Don’t wait for the proverbial writing on the wall to appear. If anything, write it yourself for everyone to see. Let them know what is going to pass if they keep at their current rate and how different the ideal state of your supply chain actually is from where you are now and what you plan on doing to move it there asap!
Are you courting a shortage by putting all your resources in one depot? Start setting up alternatives before it happens. Has there been a suspiciously high increase in attempted breaches upon your software infrastructure? Start calling in a cybersecurity detail and get to the bottom of it.
What exactly are you doing with all that data you are collecting in your supply chain? If you dont know, find out and find someone, trained, who can help you collect it, clean it, analyse it, use it and sell it.
Finally, we are not only speaking about external issues, like better satisfying customers, providing competitively superior offerings to the competition, we are also talking about internal planning and governance processes. Are you still using spreadsheets for your annual planning process? Is this working for you or might it be time to consider some of the more advanced continuous daily, weekly and monthly planning options which are available in today’s markets to ensure that you are proactively managing risks, threats and opportunities.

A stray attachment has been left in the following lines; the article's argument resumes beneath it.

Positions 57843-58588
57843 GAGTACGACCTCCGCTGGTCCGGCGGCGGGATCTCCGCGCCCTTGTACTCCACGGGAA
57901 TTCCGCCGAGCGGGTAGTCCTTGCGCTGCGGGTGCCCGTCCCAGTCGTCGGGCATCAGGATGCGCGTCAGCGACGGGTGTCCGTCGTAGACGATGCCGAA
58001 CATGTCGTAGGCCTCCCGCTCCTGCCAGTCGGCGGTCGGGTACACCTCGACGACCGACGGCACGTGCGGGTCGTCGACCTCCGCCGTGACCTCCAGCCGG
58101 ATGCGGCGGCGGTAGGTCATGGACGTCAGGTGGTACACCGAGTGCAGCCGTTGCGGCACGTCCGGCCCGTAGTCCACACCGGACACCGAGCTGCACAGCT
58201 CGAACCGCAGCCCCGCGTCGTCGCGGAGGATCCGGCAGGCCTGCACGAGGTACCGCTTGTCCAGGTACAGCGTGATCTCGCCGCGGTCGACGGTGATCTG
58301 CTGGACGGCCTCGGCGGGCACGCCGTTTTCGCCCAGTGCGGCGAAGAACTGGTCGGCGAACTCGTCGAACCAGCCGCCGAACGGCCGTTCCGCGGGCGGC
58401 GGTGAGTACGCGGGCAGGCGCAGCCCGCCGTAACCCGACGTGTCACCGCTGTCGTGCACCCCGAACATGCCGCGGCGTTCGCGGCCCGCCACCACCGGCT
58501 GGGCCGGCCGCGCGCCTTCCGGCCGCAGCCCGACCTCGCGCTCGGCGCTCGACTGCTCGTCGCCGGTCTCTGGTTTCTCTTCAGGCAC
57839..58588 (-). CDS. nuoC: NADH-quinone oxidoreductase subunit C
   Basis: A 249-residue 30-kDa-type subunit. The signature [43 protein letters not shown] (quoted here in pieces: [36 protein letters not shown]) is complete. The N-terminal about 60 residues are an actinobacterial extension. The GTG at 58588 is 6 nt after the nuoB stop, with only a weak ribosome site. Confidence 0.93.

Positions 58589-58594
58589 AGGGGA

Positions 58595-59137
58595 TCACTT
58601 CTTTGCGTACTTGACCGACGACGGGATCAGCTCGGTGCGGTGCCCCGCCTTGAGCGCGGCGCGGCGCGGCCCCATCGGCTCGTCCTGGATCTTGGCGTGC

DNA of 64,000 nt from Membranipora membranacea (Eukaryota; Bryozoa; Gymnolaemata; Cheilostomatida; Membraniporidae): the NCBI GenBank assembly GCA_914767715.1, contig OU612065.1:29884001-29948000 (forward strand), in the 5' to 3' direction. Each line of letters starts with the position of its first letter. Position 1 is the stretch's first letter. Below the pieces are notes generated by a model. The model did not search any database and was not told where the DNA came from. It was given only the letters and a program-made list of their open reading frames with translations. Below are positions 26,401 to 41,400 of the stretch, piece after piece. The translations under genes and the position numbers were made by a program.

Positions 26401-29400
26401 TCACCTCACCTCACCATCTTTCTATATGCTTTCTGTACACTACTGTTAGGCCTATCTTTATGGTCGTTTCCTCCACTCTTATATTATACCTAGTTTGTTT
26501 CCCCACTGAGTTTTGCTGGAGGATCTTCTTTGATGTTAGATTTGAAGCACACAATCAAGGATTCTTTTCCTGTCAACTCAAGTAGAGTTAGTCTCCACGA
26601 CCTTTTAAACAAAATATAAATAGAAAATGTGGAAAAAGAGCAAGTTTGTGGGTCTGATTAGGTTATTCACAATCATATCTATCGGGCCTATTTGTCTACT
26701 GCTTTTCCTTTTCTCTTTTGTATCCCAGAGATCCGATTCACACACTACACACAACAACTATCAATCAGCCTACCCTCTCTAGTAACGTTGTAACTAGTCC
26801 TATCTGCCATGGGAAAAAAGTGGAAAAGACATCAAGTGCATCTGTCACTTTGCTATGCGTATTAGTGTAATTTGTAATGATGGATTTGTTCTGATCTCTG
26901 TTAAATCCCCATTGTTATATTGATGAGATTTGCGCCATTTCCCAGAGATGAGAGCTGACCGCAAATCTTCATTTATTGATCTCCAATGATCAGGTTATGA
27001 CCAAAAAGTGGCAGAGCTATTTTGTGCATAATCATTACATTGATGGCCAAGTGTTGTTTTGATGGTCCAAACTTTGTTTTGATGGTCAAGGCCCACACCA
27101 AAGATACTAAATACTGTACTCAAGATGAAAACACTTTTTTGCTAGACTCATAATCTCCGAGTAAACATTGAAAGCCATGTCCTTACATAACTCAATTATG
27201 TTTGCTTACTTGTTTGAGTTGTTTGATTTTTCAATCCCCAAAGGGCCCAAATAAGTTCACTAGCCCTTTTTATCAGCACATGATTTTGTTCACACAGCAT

Overall, self-disruption is simply good, solid strategically appropriate forward-thinking. Waiting for external factors to come in and force a change is no longer enough, because by then you are already well behind. Start making changes today before you need to and use the wise words of Jack Welch, ‘change before you need to’, as you and your organisations new mantra before it’s too late!